Decision deadline on wolverine listing pushed back
Earlier this week, the U.S. Fish and Wildlife Service re-opened the comment period and extended the deadline for acting on the agency’s proposal to list a distinct population segment of the North American wolverine under the Endangered Species Act. Generally, the ESA requires that the Service finalize a listing proposal within one year, but the Act allows the Service to extend the deadline by six months if it finds substantial scientific disagreement concerning the proposed listing. The Service has determined that such disagreement exists with respect to the wolverine’s habitat requirements and the extent to which climate change will affect its habitat.
Recall that PLF submitted comments on the proposed listing, arguing that, whatever the science, the Service has no legal authority to list the proposed sub-population of wolverine. Our comments explain that the ESA allows for the listing of species, subspecies, and distinct population segments of species. The proposed listing, however, constitutes a distinct population segment of the subspecies North American wolverine. To date, no federal appellate court has ruled in a published decision whether the Service may list a distinct population segment of a subspecies. Perhaps a wolverine listing will provide the opportunity to decide the issue.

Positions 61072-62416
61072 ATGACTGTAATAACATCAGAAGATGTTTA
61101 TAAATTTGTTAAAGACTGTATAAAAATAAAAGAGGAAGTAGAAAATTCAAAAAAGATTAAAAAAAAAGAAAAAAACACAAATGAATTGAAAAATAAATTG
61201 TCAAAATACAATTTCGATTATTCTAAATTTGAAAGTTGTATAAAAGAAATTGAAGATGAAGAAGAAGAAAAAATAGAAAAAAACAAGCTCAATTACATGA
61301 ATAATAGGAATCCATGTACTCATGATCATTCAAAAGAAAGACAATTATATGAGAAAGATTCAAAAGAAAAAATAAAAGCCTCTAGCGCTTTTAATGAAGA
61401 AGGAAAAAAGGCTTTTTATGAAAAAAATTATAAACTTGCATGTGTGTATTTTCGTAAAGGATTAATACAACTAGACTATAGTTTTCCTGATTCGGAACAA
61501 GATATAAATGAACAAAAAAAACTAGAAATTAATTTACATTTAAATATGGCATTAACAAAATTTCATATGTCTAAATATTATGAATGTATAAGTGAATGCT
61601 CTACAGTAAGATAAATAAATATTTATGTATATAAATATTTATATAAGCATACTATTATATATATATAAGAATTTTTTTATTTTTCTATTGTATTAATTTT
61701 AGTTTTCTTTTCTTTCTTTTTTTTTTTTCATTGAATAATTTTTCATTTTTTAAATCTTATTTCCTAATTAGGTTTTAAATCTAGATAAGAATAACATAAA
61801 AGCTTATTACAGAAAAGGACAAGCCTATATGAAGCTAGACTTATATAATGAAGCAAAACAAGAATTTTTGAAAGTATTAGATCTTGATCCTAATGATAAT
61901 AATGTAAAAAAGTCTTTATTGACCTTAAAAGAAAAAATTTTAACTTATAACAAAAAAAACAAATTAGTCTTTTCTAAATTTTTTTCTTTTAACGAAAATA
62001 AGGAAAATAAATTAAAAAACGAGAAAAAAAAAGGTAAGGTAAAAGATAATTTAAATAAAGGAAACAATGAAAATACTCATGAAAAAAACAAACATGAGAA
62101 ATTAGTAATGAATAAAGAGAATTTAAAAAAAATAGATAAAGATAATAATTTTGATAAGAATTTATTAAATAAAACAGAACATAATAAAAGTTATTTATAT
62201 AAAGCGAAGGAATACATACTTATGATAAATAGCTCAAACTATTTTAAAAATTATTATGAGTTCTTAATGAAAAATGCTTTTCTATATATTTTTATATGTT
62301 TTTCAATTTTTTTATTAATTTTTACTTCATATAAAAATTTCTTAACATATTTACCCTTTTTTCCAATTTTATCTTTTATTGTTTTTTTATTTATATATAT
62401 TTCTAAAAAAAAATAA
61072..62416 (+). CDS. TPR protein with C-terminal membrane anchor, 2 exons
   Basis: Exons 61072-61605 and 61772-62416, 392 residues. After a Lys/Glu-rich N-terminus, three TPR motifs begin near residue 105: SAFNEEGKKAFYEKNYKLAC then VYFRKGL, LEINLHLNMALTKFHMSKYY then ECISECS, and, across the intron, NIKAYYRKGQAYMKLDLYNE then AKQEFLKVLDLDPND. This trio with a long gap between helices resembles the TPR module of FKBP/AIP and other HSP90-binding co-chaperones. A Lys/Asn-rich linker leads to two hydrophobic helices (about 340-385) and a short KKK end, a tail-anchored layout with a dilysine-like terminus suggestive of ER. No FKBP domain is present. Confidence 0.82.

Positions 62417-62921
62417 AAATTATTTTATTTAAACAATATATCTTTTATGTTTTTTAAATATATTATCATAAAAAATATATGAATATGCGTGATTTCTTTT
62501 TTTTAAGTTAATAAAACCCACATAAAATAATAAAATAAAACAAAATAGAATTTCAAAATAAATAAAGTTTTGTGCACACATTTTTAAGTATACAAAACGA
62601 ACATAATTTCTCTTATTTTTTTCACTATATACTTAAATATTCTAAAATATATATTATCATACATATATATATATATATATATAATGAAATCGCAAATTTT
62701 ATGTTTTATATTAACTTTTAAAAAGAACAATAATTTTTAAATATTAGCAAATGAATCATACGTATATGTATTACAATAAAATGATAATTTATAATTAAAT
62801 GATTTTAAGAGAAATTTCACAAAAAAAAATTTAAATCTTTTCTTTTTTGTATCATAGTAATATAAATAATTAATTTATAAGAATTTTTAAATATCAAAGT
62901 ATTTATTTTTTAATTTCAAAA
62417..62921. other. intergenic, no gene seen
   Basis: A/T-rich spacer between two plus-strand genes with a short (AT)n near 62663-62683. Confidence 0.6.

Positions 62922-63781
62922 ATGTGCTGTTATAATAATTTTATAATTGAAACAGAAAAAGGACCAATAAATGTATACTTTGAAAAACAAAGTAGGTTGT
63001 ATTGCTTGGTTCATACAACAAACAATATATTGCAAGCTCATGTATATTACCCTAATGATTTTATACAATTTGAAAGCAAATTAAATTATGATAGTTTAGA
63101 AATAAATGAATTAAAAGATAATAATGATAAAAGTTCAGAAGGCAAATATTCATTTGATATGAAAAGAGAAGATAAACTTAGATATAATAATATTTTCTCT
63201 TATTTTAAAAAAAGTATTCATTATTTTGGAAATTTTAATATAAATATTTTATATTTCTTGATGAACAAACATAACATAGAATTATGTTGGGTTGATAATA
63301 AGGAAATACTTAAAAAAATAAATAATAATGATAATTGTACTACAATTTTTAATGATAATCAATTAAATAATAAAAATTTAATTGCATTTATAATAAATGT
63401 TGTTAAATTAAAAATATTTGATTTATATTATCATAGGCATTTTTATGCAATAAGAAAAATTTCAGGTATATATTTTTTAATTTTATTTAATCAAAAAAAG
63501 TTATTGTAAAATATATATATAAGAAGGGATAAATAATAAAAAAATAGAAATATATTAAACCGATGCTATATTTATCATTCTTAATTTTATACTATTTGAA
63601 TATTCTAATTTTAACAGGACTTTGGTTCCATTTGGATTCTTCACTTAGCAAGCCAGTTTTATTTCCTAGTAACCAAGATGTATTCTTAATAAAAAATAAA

What to read next
Our friends at Institute for Justice have convinced the Supreme Court to soon decide in the case Timbs v. Indiana whether the Constitution restrains states (and not just the federal government) from … ›
This morning the Ninth Circuit released this opinion in Americans for Prosperity Foundation v. Becerra, a case about whether California can demand confidential donor forms from nonprofit organizations operating within … ›